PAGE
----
Homeland Committee considers a new future
Ork Dorken, chair of the Community Homeland Security Committee, stared through the cracked window as he waited for the town's electors to gather in the remodeled Bohemian Lodge Hall for an emergency meeting.
As Holger Danske shuffled through the double front doors, noisily slamming the stubborn one with the loose latch, Garvey pounded his old Coke bottle on a nearby chair and called the meeting to order. Ten residents were present and a few stragglers were still coming up the steps.
"The governor says that the state stands on the brink of building its own destiny and I think we should join him by creating a new destiny for our town," Ork declared boldly.
"What destiny?" barked Old Sievert from a dying armchair in the corner. "We already had our destiny...50 years ago."
"Yah, the governor can talk because he's got 2000 oil wells but all we got is an abandoned railroad," complained Orville Jordan, the depot agent who stayed even though the railroad left.
"Build a destiny on that," he added as an afterthought
"Alert Officer Garvey Erfald was over in the LightsOut Saloon in Darby doing research the other day and found a story in a Ness newspaper about North Dakota having money to do something for abandoned, vacant and substandard housing," Ork explained.
"Well, that's us 100 per cent," Old Sievert noted. "Our town is abandoned, vacant and substandard."
Disregarding the side comment, Ork continued. "They're interested mostly in shovel-ready projects."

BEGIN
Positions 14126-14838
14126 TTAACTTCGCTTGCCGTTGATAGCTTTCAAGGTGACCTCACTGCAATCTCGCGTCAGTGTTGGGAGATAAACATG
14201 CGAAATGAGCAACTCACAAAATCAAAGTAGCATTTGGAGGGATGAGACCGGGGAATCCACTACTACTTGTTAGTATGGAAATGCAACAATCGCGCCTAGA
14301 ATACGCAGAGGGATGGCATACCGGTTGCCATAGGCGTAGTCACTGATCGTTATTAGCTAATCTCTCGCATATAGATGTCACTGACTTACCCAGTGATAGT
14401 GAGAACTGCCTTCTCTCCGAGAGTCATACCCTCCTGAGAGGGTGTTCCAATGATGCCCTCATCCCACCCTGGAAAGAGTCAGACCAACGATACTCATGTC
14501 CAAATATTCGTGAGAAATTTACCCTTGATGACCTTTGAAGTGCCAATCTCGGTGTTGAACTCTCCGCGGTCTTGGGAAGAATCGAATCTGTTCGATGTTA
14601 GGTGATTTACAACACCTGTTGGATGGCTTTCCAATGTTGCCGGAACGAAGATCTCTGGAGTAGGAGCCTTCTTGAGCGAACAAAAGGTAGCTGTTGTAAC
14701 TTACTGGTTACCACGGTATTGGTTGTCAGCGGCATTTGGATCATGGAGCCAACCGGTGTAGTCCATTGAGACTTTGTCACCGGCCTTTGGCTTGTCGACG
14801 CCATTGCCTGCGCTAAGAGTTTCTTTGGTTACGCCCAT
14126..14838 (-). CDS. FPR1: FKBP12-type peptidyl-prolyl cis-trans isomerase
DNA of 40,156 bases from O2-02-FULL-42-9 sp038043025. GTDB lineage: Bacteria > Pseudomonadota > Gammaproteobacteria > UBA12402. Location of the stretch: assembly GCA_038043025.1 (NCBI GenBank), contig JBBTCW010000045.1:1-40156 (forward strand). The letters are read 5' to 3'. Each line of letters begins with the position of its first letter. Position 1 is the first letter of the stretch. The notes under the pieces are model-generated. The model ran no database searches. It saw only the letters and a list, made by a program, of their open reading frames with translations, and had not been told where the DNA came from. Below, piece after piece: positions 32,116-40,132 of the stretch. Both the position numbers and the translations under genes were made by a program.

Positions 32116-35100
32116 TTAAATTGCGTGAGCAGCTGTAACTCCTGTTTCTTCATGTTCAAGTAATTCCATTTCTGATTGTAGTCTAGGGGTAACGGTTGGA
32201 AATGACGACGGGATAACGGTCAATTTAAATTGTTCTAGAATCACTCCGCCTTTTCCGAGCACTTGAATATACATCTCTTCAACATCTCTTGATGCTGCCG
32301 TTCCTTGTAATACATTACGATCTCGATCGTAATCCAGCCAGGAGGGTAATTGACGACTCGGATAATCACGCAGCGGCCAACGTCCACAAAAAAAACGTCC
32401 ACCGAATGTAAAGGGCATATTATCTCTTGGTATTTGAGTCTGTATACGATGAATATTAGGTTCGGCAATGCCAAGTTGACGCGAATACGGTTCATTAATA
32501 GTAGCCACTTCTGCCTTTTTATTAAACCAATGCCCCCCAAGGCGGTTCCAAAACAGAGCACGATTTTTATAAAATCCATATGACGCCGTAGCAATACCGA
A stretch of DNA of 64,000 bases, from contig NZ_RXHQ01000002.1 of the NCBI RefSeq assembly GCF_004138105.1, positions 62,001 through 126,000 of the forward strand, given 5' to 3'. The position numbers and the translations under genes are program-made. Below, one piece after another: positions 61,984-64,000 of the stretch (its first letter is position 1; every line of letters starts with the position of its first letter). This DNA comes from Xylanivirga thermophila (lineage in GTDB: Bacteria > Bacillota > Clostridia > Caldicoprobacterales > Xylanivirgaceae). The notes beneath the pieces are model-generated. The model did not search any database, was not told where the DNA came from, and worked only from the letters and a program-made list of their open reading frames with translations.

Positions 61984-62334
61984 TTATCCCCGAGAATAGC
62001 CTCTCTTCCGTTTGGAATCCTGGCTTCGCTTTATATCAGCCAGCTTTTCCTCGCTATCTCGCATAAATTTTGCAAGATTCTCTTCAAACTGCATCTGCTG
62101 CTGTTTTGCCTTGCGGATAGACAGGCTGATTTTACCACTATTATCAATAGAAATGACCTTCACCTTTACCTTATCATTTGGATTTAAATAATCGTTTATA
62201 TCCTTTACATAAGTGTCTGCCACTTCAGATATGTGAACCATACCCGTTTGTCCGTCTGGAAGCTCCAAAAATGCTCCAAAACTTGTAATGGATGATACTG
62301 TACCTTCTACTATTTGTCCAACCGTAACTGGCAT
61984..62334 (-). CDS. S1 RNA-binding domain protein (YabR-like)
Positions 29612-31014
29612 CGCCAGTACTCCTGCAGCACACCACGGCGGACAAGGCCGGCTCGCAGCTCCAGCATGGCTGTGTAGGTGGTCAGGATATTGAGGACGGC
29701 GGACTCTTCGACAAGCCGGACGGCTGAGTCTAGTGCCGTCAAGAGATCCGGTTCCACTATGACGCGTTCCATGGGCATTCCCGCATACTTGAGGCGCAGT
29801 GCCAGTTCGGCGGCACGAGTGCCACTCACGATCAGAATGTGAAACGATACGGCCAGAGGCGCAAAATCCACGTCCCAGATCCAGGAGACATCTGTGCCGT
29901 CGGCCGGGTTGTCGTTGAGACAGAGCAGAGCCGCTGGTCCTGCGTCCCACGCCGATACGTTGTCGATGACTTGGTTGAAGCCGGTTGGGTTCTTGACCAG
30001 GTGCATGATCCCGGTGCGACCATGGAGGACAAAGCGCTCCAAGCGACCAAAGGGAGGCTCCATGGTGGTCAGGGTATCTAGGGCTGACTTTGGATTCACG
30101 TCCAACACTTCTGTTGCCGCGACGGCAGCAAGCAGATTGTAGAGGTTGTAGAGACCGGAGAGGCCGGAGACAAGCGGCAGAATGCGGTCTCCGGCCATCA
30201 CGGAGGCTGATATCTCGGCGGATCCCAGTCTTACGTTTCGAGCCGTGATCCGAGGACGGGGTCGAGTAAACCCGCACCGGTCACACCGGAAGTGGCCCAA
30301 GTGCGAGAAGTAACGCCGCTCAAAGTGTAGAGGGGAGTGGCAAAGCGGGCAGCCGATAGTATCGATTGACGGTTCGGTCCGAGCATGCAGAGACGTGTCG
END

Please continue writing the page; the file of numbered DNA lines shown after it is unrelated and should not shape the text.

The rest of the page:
"Well, I can think of at least six places that have been bulldozer-ready for 20 years," Orville observed. "And four of them are still lived in."
"That's half the town," blurted Holger.
"They said that folks would be eligible who are below 50 percent the area median income," Garvey added.
"That would be everybody in town," Holger concluded.
"If we want to create a new future, we ought to consider selling the whole town as farmland for $3000 an acre and reorganize the town in that new 16-plex in Darby," proposed Josh Dvorchak. Josh was a genuine futurist.
"The town covers about 20 acres, meaning we would raise $600, 000," Josh continued. "I heard they sold a town in Wyoming last month for $900,000 so there's a real market for old towns."
"I'll bet that town was no better than ours," Holger said, lending credence to the idea.
"If we're going to do something for the future, we ought to get one of those recreation grants from the Garrison Conservancy people," Little Jimmy suggested. "I see where Watford City and Williston have built some great playgrounds and parks."
"Personally, I like the playground idea better than messing with everybody's houses," Madeleine suggested. "We could have swings and teeter-totters ...."
"Wait a minute!" Holger interjected, raising his hand as if to stop a runaway mouth. "We don't have any swingers in our town. They've all swung. The last swinger ran off with the lady mailman in 1951."
"Mailperson," Jimmy corrected.
"They were all mailmen in 1951," replied Holger firmly. He hadn't surrendered just yet.
"And who needs teeter-totters?" asked Josh. "Almost everybody in town is teetering or tottering. What we need mostly is places to sit - benches, a lot of benches. That would be creating a great future."
"A bench park!" Ork exclaimed disgustedly. "This meeting has lasted too long."
Ork rapped his Coke bottle on his table to adjourn the meeting.
"Tell the governor we like the idea but he can count us out," Orville whispered to Ork as he headed for the door.